The Eucharistic Congress of 1932 is widely recognised to be a defining moment in the religious, social, and political life of the Irish Free State. The thirty-first international Congress took place in Dublin over the week of 21-26 June 1932, with smaller celebrations taking place in towns and villages across the island. With the input of the church, politicians, individuals, and community groups, the event represented an unparalleled display of the Catholic faith in the state. Coinciding with the fifteenth centenary of Patrick’s mission to Ireland, the Congress was viewed as public reaffirmation of faith and the just conclusion of Ireland’s religious history.

Triumphalist in its tone and content, the Congress was a religious and nationalist success. While much of the scholarly focus has been on the Congress’s impact domestically, it was an international event, where Dublin was ‘on show to the world’. Catholic pilgrims and hierarchy descended upon Dublin from across the world, bringing a cosmopolitan Catholic flavour to Ireland, which had not been witnessed before.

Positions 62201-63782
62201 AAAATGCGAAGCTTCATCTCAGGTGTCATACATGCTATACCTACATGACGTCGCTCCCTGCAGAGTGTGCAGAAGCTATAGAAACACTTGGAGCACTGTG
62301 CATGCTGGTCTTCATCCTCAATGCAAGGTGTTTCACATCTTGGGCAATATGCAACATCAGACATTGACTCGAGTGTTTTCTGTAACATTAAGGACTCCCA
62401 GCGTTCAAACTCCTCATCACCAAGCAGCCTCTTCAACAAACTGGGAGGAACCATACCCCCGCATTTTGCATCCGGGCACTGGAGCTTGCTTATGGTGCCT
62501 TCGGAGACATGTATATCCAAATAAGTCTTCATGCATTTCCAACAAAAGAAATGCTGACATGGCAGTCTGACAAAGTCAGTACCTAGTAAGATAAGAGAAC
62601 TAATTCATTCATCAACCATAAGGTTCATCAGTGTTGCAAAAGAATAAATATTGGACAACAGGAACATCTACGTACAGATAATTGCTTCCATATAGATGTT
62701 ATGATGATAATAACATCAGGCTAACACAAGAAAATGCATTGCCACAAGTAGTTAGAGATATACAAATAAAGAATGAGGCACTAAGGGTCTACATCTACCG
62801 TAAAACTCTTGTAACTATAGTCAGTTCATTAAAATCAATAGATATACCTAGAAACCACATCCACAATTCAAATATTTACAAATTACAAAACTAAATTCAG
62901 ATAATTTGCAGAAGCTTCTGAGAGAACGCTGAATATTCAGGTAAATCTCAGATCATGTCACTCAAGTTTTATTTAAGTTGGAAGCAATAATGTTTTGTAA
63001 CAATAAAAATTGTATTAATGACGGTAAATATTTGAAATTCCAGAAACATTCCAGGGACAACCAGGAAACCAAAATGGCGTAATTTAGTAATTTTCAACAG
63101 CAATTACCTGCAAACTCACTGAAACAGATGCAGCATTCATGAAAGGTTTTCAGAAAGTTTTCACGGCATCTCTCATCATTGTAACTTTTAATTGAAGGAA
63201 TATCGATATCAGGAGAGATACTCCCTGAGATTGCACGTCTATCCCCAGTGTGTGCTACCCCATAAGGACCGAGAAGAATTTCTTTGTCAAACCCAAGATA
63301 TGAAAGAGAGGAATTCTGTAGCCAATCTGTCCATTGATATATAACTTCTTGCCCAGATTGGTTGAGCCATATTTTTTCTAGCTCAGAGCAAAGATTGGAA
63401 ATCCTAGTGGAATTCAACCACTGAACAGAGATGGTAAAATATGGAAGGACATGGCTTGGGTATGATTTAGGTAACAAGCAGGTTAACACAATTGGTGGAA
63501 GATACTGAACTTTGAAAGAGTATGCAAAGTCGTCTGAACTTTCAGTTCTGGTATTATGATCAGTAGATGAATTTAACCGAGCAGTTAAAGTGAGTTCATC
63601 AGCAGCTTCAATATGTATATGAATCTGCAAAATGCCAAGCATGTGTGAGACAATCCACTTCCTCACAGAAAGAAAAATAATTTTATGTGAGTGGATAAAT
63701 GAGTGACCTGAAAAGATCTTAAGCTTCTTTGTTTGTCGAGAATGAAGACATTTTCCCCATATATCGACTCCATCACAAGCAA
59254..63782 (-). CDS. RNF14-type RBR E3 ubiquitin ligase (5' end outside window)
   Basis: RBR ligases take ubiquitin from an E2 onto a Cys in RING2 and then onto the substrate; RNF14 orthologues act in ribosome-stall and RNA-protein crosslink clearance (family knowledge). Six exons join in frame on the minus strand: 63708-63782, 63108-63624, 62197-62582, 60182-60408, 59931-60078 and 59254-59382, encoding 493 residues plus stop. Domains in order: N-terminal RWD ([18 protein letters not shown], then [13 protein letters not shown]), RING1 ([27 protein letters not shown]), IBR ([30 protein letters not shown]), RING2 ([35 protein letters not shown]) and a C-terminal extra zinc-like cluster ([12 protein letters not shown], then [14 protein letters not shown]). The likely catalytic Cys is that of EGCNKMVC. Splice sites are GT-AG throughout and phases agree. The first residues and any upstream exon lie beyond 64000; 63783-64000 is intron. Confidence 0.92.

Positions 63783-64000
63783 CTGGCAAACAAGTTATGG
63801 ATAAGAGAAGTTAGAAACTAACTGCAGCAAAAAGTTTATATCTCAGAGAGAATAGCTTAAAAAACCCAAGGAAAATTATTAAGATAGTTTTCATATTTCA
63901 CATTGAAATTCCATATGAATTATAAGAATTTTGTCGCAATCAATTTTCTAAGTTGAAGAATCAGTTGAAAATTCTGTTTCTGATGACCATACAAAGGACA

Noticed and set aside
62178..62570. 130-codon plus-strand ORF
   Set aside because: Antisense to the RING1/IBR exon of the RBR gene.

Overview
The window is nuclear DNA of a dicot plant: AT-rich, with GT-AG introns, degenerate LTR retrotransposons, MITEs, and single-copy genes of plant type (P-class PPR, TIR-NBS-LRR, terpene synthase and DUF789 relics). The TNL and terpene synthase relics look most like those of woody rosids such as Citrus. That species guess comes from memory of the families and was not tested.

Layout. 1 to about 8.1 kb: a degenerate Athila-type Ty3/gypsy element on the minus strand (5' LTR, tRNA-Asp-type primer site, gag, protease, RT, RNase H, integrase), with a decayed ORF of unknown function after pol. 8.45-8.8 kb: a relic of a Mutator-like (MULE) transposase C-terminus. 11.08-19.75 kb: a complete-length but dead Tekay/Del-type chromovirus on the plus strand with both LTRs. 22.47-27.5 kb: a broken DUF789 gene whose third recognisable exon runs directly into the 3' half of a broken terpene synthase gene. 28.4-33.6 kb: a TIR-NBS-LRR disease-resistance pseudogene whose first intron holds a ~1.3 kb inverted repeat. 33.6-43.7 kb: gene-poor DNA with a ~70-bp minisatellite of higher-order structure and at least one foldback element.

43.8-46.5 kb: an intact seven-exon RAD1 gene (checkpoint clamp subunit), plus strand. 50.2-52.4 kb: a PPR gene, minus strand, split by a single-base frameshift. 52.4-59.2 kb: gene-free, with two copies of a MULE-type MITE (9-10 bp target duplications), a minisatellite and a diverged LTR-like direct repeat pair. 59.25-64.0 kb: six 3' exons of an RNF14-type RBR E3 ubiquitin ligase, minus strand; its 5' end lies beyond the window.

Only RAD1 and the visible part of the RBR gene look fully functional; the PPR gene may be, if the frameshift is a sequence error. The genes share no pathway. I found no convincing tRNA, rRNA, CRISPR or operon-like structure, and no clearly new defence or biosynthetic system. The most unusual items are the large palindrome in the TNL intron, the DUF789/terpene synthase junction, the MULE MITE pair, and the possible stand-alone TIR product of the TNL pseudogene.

Marking the occasion of the 90th anniversary of this landmark event, The Institute of Irish Studies at Queen’s University is inviting papers for a one-day symposium, taking place on 21st February 2022 (online and in person), which will reflect upon many aspects of the Congress of 1932. Papers will be twenty-minutes long and topics include:

  • The political impact of the Eucharistic Congress in Ireland.
  • Church and State relations.
  • Women and the Congress.
  • The Congress and Material Culture.
  • The Congress and Northern Ireland.
  • Who owned St Patrick? The Congress and other religious denominations.
  • The Eucharistic Congress and historical memory.
  • The Congress and Irish media.
  • The Congress as a transnational event.
  • The Eucharistic Congress and Irish ‘Catholic Action’.
  • Legacy of the Congress.


Abstracts and biographies should be emailed to Barry Sheppard at by Wednesday 15 December at 4pm.